A 7.6 magnitude earthquake shook southern Mexico and the capital on Tuesday, in what witnesses described as "long" and "strong," according to the Associated Press.
There were no immediate reports of major damage or casualties but many workers left office buildings in Mexico City as a precautionary measure.
The AP later reported that the earthquake had been downgraded to one of 7.4 magnitude, and was followed by an aftershock that measured 5.1 in magnitude and was felt in the capital.
A pedestrian bridge collapsed in Mexico City and a building in the neighborhood of Condesa looked on the verge of collapse, but there were no reports of deaths.
President Felipe Calderon posted a message on Twitter just minutes after the quake that no major damage was reported, Bloomberg reported.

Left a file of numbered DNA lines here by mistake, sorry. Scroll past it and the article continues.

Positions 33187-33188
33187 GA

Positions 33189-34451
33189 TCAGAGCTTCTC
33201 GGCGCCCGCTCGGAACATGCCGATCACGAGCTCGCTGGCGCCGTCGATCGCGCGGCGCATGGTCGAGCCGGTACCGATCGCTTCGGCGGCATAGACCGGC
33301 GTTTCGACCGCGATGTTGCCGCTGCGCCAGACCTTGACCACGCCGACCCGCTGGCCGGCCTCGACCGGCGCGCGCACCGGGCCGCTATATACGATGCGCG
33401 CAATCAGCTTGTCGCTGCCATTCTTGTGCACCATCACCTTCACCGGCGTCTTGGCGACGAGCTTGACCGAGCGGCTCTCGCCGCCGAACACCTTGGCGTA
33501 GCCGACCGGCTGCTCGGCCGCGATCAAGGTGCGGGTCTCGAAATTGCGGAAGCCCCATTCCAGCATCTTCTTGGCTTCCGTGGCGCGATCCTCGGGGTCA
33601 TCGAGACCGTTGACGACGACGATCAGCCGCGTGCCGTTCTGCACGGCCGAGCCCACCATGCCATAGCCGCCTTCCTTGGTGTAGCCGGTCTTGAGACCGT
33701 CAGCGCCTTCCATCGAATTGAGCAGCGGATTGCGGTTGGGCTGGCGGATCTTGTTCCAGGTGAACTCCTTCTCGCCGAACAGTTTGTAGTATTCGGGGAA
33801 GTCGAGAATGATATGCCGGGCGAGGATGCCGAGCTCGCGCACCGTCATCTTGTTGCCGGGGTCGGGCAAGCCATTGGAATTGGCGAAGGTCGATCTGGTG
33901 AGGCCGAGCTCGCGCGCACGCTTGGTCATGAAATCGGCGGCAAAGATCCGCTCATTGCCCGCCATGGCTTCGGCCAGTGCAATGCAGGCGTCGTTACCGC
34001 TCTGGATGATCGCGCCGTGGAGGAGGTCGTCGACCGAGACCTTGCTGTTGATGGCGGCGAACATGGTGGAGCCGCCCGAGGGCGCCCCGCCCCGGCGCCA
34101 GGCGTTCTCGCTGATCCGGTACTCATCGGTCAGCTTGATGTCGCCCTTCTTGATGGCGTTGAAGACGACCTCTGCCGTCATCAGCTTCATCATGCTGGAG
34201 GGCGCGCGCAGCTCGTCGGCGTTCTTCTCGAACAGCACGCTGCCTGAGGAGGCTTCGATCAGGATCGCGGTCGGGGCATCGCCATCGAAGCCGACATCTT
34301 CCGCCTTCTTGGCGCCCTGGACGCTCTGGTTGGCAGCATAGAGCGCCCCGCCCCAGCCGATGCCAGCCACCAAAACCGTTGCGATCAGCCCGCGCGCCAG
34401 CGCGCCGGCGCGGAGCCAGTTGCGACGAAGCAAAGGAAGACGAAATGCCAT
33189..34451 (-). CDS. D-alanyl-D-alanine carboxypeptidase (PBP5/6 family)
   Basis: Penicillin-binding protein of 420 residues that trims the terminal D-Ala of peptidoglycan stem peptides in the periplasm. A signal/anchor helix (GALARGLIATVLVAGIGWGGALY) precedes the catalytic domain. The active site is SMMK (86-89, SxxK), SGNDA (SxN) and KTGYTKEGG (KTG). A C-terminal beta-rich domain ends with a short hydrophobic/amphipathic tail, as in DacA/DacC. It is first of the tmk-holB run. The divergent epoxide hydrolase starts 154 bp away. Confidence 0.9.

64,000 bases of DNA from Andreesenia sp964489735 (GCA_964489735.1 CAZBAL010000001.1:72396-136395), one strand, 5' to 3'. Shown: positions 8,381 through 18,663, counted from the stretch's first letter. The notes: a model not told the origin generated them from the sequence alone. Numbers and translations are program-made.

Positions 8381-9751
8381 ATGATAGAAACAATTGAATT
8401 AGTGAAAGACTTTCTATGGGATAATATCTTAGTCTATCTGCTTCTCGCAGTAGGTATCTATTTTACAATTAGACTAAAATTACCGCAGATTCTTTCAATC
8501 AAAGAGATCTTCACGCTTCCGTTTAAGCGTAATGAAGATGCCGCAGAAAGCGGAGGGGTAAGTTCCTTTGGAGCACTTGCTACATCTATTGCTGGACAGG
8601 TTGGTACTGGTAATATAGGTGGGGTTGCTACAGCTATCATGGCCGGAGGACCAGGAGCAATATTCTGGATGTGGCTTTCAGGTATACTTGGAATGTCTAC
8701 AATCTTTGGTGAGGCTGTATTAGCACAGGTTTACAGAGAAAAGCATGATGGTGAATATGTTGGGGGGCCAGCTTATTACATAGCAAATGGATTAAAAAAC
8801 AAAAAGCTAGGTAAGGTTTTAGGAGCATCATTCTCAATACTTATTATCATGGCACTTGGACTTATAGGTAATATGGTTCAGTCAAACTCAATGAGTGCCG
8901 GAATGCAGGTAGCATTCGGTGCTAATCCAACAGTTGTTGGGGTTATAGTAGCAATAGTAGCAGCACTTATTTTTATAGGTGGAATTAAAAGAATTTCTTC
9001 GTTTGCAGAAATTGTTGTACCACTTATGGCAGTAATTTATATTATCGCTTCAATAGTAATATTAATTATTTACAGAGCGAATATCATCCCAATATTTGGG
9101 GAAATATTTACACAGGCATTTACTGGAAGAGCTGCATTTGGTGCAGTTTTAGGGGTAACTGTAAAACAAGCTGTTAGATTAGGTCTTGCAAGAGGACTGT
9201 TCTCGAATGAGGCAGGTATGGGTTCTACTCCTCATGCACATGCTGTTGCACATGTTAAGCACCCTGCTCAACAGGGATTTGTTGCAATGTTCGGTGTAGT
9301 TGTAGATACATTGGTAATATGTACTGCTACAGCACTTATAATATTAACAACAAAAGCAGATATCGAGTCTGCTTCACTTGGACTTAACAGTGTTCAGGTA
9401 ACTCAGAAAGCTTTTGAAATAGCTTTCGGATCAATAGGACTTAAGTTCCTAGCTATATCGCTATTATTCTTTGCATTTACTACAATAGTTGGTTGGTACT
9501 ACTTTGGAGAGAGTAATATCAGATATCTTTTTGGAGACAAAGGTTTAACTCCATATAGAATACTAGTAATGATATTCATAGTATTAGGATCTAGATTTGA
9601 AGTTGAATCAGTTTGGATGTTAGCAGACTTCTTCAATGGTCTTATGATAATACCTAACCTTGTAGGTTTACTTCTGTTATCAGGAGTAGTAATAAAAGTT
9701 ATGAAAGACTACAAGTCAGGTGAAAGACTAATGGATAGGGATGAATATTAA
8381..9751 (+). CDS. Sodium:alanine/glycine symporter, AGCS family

The mayor of Mexico City, Marcelo Ebrard, surveyed the city by helicopter and reported that he did not see any destruction.
The epicenter of the earthquake is said to be in a rural area between the southern city of Oaxaca and the coastal resort of Acapulco.
Ometepec, Guerrero is only 15 miles from the epicenter, and experienced many aftershocks. The city's comptroller, Francisca Villalva Davila, told CNN, "There are many cracked ceilings, many houses that collapsed."
According to Reuters, the Pacific Tsunami Warning Center stated that a destructive tsunami was unlikely but that high waves were possible.
It is the strongest earthquake to hit Mexico since a 7.8 magnitude quake in 1985, which killed thousands.
The quake, which struck at noon (CST), was felt as far south as Chile.